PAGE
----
It’s not enough that in advertising most photos are endlessly retouched, often beyond recognition. But to have the chutzpah to use a mannequin in place of a real woman as part of the ad is ridiculous and insulting! Well, that’s Prevage, the new product from Elizabeth Arden
The obvious dividing lines around the major limbs of the body (for easy detachment and renewal, perhaps) are what caught my eye in the ad in the April 2009 issue of Vogue. Of course, such lines are never found on a real woman, but only on a mannequin.
The ad is seemingly innocuous and even pleasing to the eye: simple colors, simple lines, and a simple message. The text is also simple: from a terse “total transformation” to a full statement, “I want firmer, smoother looking skin with no sign of stretch marks or age spots” to the actual name, “Prevage” which of course reads: “prevent age.” However, the psychological effect it has on women is anything but simple.
The tube of Prevage is strategically placed at the forefront and blown up to the size of the wom– er– mannequin. The advertisement states to the consumer that not only will this cream help with all the head-to-toe problems (come on, admit it, you’re just not perfect), but that every woman is plighted with such problems that need to be either prevented or taken care of ASAP.
Great, where do I buy a tube, or three, or, what’s the limit again? Finally: a solution to ALL our (women’s) peskiest problems! This is exactly how the advertisers want the consumer to react. But who allotted those problems?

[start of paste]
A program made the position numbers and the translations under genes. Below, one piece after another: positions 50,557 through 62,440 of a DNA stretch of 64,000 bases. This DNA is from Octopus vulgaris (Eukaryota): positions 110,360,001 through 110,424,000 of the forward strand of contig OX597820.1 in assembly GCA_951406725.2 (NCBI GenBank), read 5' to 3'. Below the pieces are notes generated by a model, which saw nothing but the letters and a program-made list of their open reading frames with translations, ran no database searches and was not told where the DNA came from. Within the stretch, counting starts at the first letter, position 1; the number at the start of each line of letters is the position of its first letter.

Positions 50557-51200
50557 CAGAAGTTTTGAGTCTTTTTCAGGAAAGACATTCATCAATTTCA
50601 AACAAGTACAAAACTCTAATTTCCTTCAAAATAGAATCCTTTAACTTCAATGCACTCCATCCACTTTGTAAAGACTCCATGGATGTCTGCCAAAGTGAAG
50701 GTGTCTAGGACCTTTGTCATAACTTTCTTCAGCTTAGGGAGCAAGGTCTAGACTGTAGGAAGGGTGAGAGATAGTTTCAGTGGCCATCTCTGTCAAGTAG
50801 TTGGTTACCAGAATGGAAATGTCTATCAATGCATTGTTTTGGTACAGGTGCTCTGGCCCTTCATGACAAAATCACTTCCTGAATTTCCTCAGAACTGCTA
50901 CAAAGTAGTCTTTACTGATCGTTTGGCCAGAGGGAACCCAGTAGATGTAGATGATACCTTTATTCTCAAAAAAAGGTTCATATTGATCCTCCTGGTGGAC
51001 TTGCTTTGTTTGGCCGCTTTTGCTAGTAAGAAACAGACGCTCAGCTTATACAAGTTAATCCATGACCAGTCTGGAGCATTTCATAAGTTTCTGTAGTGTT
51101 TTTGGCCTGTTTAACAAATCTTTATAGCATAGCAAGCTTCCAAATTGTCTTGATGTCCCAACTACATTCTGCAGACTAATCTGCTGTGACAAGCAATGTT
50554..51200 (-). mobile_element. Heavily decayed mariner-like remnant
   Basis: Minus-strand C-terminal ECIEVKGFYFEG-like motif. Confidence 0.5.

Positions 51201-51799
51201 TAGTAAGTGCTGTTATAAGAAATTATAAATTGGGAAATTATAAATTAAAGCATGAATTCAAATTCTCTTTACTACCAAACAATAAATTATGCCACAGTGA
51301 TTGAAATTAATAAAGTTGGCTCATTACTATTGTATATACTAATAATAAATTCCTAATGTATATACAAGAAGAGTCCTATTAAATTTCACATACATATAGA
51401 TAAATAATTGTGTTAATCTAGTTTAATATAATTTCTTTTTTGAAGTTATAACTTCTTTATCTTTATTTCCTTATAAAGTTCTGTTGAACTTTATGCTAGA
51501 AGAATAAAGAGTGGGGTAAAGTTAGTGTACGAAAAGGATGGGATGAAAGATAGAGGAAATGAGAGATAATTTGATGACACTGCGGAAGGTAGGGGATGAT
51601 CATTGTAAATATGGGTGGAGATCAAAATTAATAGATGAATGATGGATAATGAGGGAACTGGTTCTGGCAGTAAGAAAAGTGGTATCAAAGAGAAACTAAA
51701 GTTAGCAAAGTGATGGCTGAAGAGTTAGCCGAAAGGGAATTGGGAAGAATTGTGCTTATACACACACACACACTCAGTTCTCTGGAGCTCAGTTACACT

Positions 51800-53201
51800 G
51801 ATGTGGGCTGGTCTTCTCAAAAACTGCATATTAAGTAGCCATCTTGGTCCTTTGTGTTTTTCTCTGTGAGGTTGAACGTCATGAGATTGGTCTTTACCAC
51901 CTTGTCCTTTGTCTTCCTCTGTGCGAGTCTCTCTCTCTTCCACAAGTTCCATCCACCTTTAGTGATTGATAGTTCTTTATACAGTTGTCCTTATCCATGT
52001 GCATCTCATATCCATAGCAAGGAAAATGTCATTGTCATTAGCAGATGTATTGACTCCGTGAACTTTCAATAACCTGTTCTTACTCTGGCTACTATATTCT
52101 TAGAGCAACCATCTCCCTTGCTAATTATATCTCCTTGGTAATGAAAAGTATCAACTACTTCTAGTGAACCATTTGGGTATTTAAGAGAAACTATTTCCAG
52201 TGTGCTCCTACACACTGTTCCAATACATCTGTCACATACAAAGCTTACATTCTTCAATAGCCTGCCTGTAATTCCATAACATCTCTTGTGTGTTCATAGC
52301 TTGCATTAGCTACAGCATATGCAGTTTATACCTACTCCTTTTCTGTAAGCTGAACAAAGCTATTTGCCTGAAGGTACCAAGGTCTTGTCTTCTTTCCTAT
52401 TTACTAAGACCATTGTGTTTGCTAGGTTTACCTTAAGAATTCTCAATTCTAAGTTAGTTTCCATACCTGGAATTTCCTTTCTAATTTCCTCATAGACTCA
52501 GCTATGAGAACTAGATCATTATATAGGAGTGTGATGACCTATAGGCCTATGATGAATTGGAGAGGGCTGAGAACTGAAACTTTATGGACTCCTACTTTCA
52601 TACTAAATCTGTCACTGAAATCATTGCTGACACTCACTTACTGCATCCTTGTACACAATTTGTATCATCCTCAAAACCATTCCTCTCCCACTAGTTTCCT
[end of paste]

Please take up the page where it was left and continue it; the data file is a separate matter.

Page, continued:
Although a bottle of Prevage first appears as a salvation, they are not actually promoting a solution. What they are doing is making women feel damaged and shameful of being a functioning human being. How about this for a retort: “It is better to be a diamond with a flaw than a pebble without.”? Thank you, Confucius.
What I don’t understand is this: Are they saying that after using their ground-breaking cream a woman will end up looking as “perfect” as a mannequin? Or that the mannequin is the epitome of beauty, which a cosmetic surgery enthusiast can’t even live up to? To use Photoshop to take a blemish or two off a model is the rage, but to use a man-made statue as the promoter of a cream is just absurd.
I personally do not know of any men who have complained about crow’s feet or a stretch mark, or whatever else the cream is supposed to erase and banish from existence. But a perfectly lifeless girlfriend? That might raise a few complaints.
Olya Krapivina graduated from the University of California, Los Angeles (UCLA) in 2008 with a B.A. in Cultural Anthropology. She has always been interested in people’s psychology and behavior. Journalism and writing have also been of major interest to her.